The Writing Life: Margaret Drabble

The Writing Life: Margaret Drabble

Marie Arana interviews Margaret Drabble. Audio by The Washington Post, photo by Ruth Corney
By Margaret Drabble
Sunday, September 20, 2009

Writers of a certain age are tempted by the art of memoir. Memoir, or life-writing, is a seductive genre. We all have had a life, of sorts, so we all think we have a story to tell. But the difficulties have always seemed to me to outweigh the advantages. It's the problem of all those other people -- those husbands, wives, siblings, children, grandchildren, rivals, enemies, friends. (Parents, by this stage, are almost invariably dead, although that does not mean that they are quiet in their graves.) The living have their own version, their own secrets, and the dead have a right to privacy. Considering these issues, I decided it would be unwise to write a memoir. I had written a novel ("The Peppered Moth") in which I had lightly fictionalized my mother's life, and that had caused trouble enough. So I decided: no memoir and, for the time being, no more fiction.

Searching around for a manageable subject, I thought a little nonfiction topic would suit me nicely, and hit on what seemed at the time a clever notion: I decided to write a history of the jigsaw puzzle. It would be quite unlike anything I had ever attempted before. There were one or two books on puzzles, but nothing for the general reader, and the more research I did, the more my interest was aroused. I could digress into neighboring territory: the history of children's games, of educational theory, of the concept of childhood itself. I could include some personal anecdotes, but not too many. That was my plan.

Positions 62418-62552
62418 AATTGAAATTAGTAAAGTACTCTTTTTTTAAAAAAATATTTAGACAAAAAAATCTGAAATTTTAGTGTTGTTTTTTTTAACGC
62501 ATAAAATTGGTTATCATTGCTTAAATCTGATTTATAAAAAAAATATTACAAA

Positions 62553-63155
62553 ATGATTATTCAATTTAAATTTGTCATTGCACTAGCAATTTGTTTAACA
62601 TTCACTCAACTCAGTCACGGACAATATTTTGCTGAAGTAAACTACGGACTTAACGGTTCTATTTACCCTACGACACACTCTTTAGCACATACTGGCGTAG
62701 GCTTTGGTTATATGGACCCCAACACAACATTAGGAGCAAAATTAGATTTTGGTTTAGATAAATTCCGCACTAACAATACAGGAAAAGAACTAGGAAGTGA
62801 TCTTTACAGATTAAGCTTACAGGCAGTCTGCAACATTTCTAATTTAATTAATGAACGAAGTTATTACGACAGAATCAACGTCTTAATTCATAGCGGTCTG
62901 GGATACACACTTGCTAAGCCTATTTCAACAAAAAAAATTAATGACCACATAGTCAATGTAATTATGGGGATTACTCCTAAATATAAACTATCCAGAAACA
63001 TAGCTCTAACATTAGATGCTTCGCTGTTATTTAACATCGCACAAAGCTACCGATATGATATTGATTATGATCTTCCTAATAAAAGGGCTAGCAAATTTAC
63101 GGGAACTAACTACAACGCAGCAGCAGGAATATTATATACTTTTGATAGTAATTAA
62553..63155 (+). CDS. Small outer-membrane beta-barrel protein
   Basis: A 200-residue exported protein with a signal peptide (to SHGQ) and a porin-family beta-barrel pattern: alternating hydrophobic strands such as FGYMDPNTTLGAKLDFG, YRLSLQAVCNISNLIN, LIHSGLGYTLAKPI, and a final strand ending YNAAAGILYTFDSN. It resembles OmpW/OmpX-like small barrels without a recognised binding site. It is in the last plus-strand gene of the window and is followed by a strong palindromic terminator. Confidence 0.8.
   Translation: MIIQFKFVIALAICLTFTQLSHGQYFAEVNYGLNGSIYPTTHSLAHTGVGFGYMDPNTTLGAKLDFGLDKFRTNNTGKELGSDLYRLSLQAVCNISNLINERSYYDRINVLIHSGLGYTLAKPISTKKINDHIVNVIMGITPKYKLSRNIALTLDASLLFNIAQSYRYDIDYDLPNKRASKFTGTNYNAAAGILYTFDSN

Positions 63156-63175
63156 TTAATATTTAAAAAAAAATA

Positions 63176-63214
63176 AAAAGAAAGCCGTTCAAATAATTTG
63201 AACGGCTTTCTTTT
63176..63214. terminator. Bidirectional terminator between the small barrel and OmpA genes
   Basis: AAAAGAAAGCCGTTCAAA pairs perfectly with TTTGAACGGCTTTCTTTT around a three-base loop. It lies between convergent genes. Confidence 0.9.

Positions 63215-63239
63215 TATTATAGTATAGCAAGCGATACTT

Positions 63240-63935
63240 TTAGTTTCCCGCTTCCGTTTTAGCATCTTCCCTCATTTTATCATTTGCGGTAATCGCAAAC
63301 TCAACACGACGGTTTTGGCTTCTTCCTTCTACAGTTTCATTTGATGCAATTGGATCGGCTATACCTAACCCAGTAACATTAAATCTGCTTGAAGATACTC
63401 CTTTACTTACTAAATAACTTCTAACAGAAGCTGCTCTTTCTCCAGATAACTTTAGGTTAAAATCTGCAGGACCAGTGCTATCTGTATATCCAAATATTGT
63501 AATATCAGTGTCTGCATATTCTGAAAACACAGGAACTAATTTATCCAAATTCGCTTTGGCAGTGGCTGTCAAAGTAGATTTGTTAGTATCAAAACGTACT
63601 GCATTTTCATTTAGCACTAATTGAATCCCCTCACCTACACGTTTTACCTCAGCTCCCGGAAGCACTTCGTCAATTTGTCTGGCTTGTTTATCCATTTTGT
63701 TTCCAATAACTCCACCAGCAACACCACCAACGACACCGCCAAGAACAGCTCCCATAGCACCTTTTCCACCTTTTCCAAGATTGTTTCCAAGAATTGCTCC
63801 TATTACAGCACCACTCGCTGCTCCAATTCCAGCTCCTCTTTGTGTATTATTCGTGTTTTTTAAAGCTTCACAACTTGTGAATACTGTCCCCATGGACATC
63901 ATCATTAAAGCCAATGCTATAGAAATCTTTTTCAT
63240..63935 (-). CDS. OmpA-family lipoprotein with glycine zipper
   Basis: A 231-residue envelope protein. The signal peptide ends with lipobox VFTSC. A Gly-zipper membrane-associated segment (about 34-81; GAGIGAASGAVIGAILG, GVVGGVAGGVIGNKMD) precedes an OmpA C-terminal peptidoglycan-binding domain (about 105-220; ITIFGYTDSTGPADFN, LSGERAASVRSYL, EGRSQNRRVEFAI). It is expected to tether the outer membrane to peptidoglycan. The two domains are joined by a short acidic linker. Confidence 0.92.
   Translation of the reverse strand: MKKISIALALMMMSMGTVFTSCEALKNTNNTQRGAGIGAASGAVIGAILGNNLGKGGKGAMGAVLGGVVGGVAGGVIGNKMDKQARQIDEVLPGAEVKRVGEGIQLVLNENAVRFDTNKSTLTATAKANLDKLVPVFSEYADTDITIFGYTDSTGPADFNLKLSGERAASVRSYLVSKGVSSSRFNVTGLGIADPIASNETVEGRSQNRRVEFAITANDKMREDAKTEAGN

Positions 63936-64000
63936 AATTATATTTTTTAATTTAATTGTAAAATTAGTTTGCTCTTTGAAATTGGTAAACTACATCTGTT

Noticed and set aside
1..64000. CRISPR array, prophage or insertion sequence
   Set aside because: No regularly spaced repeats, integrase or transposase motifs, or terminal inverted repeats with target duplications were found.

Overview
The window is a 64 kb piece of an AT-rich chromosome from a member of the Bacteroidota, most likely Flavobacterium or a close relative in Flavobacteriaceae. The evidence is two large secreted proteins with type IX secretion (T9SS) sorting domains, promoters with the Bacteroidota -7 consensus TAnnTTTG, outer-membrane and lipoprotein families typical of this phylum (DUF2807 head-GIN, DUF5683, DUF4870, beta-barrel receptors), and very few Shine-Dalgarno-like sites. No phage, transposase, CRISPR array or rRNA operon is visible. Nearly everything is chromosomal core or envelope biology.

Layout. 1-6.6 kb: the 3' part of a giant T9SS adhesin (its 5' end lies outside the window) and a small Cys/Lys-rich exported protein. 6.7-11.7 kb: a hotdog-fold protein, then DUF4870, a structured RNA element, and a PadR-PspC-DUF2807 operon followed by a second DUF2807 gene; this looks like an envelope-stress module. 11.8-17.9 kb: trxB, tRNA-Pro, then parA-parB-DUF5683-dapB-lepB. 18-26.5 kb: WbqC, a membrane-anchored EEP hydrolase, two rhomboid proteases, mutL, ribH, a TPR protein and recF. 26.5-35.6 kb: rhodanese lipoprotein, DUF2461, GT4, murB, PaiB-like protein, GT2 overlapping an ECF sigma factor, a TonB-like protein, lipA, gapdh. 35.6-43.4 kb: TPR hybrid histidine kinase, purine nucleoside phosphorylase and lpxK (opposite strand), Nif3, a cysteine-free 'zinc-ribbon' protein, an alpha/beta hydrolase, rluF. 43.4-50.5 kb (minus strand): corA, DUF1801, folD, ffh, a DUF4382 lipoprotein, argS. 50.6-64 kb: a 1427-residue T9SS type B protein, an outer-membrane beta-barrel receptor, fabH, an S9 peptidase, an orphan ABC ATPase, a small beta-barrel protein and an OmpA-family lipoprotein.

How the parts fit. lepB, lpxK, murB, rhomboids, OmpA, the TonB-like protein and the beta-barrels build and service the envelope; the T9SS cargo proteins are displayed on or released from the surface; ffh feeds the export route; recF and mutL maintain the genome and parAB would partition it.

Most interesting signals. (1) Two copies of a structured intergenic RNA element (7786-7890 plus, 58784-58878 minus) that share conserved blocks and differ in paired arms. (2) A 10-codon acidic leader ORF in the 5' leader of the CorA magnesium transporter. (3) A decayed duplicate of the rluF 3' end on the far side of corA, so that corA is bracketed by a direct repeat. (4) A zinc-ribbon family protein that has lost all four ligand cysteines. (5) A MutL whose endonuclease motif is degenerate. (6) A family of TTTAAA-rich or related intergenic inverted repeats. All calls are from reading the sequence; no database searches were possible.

It went wrong, as writers' plans so often do. The more I delved into memories of the first jigsaws I had done as a child, with my aunt, the more I found myself wandering into the forbidden past. My project was mutating. But I also realized that the realms I was now entering seemed much less threatening than the areas I had explored in the novel about my mother. I had been happy staying with my aunt in her house in the country and happy when she stayed with me in old age in my house in the country. Maybe I could write some kind of memoir after all.

On the other hand, I was extremely reluctant to waste all the work I had done tracing dissected maps and puzzles and games through the works of David Hume, Jane Austen, Maria Edgeworth and the French experimental novelist Georges Perec, who published in 1978 the greatest jigsaw novel ever written, called "Life: A User's Manual." I loved this diverse and colorful material, gathered from a great variety of sources, and I knew that others would too. So I began to weave a new pattern, in which snippets of jigsaw lore were entwined with recollections of my aunt, my grandmother and the bed and breakfast they ran on the Great North Road in Middle England.

As I stitched these bits of patchwork together, I found that I was creating what I proudly consider a wholly original form of memoir -- not as original as Perec's famous work "The Void" (1969), in which he entirely avoids using the letter "e" -- but original nevertheless, in its English way. It traces my childhood, through moments from my first village school through seaside holidays and board games and card games and jigsaws, but it also tracks the history of childhood, which, as we are now told, not wholly convincingly, is a construct dating back only to the Enlightenment. This approach allowed me (as acute readers will note) to avoid material that would have disturbed the mood, but it also permitted me moments of what I would call "controlled disclosure" -- moments when a patch of black or of violent scarlet drips into the narrative, and then is safely surrounded by more friendly, less distressing colors.